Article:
It is for this reason  and these moments that I will grieve. I will walk through these awful emotions that go with letting go of someone who has been a part of your life. It is for this that I will allow myself room to heal. It is for moments like this that I will continue to be the best nurse I can… even on the worst of days… even on days where I feel burnt out. I will put my every effort into giving them my all even when, especially when I feel like I have nothing left to give.
 
I will march through every little victory I can with my patients. Because I am their chemo nurse and I want them to know they don’t have to walk this battle alone.

My first septic patient-awareness of UTIs

I’m a cancer nurse… which means I can sense sepsis coming from miles away and can smell an infection long before the signs and symptoms occur. I can’t remember all my patients who have gone septic, but I can remember my first one and always will.

I was in my final weeks of nursing school and enjoying my last few times of just being a quick train ride away from NYC. I was about 5 minutes away from walking out my door to the train station just a few blocks away to ride into NYC for a party when I got the phone call. My best friend from high school had been battling a UTI. She had started an antibiotic but things were not proving… and when she called she sounded like death. I changed clothes, hopped in my car and drove what felt like an eternity (really only 15 minutes) to get to her apartment. I ran up the stairs flew through the door and ripped the covers off when I saw her pulsating stomach and felt her extremely high heart rate. I called a friend because I wasn’t even sure I could get Adel down the stairs. It took a while but I got her to the car and our friend Rachel met us at the entrance to the emergency department.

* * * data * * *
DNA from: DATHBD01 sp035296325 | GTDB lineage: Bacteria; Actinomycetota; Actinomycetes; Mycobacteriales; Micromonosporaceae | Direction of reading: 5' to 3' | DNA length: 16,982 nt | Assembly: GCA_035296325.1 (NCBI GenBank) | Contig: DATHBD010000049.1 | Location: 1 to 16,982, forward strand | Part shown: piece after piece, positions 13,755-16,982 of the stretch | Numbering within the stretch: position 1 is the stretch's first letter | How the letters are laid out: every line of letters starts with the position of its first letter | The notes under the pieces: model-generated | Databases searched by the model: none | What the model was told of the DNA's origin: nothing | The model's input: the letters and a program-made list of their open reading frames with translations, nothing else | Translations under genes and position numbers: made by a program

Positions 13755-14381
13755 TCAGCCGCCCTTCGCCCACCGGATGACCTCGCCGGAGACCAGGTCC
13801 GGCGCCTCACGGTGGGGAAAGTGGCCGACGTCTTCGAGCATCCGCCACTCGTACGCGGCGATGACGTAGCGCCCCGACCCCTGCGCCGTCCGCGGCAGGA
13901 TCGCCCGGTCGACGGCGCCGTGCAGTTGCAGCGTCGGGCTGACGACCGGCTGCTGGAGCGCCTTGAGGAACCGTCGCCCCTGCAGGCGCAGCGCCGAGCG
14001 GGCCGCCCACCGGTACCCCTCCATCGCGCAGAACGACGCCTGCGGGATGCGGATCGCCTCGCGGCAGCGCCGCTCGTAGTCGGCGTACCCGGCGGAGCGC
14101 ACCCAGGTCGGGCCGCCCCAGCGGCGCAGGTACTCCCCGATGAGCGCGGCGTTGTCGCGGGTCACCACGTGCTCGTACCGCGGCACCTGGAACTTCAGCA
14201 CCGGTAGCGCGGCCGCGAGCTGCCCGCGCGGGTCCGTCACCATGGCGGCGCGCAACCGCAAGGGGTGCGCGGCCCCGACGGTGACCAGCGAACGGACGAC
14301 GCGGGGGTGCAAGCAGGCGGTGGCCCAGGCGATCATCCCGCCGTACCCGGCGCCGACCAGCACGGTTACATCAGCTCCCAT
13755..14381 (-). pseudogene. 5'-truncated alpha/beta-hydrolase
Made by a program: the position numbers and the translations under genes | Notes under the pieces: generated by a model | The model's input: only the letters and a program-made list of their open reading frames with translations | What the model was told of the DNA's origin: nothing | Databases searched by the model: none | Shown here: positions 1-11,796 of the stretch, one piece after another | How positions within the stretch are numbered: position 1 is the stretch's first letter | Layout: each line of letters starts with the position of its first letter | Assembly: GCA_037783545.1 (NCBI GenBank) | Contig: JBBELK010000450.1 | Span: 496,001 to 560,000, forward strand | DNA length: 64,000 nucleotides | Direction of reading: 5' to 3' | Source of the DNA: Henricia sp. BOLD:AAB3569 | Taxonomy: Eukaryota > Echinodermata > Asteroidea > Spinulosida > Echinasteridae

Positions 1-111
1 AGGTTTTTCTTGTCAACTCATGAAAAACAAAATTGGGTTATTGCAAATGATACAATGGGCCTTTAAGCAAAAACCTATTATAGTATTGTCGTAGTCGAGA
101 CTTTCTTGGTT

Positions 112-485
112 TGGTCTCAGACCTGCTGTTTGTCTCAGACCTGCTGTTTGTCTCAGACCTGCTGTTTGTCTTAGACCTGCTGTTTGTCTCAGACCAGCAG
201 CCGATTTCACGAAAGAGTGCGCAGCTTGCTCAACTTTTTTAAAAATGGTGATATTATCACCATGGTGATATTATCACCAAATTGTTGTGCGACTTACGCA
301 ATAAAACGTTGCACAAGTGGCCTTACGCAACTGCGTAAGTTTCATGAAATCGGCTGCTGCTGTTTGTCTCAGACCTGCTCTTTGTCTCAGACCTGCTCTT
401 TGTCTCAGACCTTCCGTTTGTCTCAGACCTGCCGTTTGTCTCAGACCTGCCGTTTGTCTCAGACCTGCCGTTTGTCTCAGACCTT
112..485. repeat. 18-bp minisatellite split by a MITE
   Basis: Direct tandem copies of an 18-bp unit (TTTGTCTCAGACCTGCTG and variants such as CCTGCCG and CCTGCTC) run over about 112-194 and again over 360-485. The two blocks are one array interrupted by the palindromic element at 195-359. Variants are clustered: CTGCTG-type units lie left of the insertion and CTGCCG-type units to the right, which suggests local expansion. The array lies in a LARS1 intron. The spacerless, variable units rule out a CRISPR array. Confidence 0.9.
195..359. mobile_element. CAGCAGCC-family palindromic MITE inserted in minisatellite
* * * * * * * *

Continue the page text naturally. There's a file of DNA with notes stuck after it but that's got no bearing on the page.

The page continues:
I quickly parked the car and ran back in. When I saw her vitals it was in that moment that I wished I didn’t know what all the numbers meant. She was quickly rushed back and an IV thrown in her as the fluids started going. 3 liters in and her blood pressure was still well below the low range of normal and her heart rate was super elevated. She wasn’t able to pee and we sat waiting. Friends were cycling in and out and I was keeping her family posted on what was going on as her mom was on her way from a few hours away. It was in this situation I learned the value of hiding my emotions. I didn’t want Adel to know just how critical her situation was.

After 3 liters of fluid and no new signs of improvement the doctors started to talk ICU. It was at this moment that Adel realized the severity of the situation. Thankfully, just a few minutes later she was able to pee and her vital signs started to stabilize a bit. She was admitted and stayed in the hospital for a few days receiving antibiotics and IV fluids.